Given the flaws that riddled this movie, it is almost embarrassing to admit that, at the end of the day, I enjoy this movie far more than I would have liked. It’s all about the romance, and I know, so don’t look at me like that. If I still harbor any doubts about Andrew Garfield being Peter Parker – which I don’t actually – they are gone by the time the credits roll. I’ve already mentioned in my review of the previous movie that he certainly looks the part – cute but not too handsome, therefore perfect believable as the awkward geek – but here, he has everything nailed down almost perfectly. He is impressively expressive, so much so that everything about Peter Parker is so much fun to follow. When Peter smiles, I can’t help feeling my lips curve up in response. When his heart is broken, I sigh. Of course, his beautiful sad puppy eyes don’t hurt. I think I can just stare in them in those close-up scenes of his face… ahem.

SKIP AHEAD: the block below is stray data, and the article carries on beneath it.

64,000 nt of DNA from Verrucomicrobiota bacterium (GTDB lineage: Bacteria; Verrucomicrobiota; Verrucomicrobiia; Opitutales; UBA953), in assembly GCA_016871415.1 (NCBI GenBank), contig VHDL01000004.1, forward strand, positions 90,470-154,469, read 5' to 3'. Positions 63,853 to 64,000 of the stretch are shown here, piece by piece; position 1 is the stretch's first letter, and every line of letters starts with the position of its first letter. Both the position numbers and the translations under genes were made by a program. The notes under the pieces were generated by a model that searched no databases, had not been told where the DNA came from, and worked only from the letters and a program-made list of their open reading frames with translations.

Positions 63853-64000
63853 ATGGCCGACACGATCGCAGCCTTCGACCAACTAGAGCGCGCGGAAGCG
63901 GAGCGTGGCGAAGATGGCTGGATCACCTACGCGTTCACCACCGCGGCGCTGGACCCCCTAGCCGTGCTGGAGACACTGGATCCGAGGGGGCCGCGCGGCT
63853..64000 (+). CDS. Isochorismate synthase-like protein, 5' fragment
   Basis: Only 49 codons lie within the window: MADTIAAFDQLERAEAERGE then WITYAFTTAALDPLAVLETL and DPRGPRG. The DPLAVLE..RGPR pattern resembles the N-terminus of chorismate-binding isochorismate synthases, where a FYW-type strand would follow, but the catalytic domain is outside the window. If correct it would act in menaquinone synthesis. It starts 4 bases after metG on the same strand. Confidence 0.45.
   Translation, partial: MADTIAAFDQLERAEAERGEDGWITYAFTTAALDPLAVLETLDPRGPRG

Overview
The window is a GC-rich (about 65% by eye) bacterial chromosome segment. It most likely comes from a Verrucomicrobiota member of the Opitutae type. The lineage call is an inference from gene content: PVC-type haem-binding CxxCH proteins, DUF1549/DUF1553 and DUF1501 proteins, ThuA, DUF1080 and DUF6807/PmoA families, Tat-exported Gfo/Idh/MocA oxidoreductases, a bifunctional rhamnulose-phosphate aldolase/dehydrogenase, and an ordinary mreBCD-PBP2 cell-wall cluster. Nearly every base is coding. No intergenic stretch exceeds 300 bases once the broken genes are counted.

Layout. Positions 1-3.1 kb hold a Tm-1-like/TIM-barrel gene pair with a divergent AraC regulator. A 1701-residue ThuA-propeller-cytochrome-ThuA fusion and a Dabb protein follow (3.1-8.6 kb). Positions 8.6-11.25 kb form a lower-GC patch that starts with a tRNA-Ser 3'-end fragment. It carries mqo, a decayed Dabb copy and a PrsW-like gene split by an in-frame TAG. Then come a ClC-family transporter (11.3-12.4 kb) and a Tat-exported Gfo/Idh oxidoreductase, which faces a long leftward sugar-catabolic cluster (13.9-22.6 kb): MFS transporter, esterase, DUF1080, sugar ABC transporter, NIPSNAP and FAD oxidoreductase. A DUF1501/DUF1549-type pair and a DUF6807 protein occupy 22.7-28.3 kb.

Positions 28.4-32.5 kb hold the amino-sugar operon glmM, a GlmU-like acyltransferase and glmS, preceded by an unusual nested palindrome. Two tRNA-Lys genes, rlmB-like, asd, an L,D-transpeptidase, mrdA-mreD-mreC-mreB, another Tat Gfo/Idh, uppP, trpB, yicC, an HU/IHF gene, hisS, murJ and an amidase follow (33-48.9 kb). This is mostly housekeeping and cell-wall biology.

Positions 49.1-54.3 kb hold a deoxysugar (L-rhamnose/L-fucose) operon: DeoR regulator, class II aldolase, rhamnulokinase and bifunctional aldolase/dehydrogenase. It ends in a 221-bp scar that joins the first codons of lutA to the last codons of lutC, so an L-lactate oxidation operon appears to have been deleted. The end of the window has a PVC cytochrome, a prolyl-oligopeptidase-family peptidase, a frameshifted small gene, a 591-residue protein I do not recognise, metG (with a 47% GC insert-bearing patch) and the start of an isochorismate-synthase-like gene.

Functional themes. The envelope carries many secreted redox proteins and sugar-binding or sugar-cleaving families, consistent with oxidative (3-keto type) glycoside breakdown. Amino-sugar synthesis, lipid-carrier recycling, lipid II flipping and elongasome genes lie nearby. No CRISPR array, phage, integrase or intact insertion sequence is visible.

Normally, I would be exasperated by the on-and-off nature of the relationship between Peter and Gwen, but Mr Garfield and Emma Stone retain that enjoyable chemistry they had in the previous movie. I am reeled along, despite my cynicism, and I can’t help it – I love every second of their sad love story. Peter’s love for her is the tormented kind of the most beautiful nature – he loves her, and she keeps him focused and sane, and without her, his love pours out from the metaphorical wounds on his wrists. He can’t be with her, but he can make sure that she is safe, by stalking her and watching her from afar when he’s not saving the world. In real life, this is creepy and sad. In this movie, it’s intense, insane, and glorious.
The Amazing Spider-Man 2 has all the hallmarks of a crappy movie with more fireworks and flash than substance, but I can’t dog it too much. It has a bleeding heart, it evokes emotions, and it makes me feel for the characters. Oh, and the soundtrack is great. Whoever thought of putting Phosphorescent’s Song for Zula in the background for that scene with Peter and Gwen deserves a raise.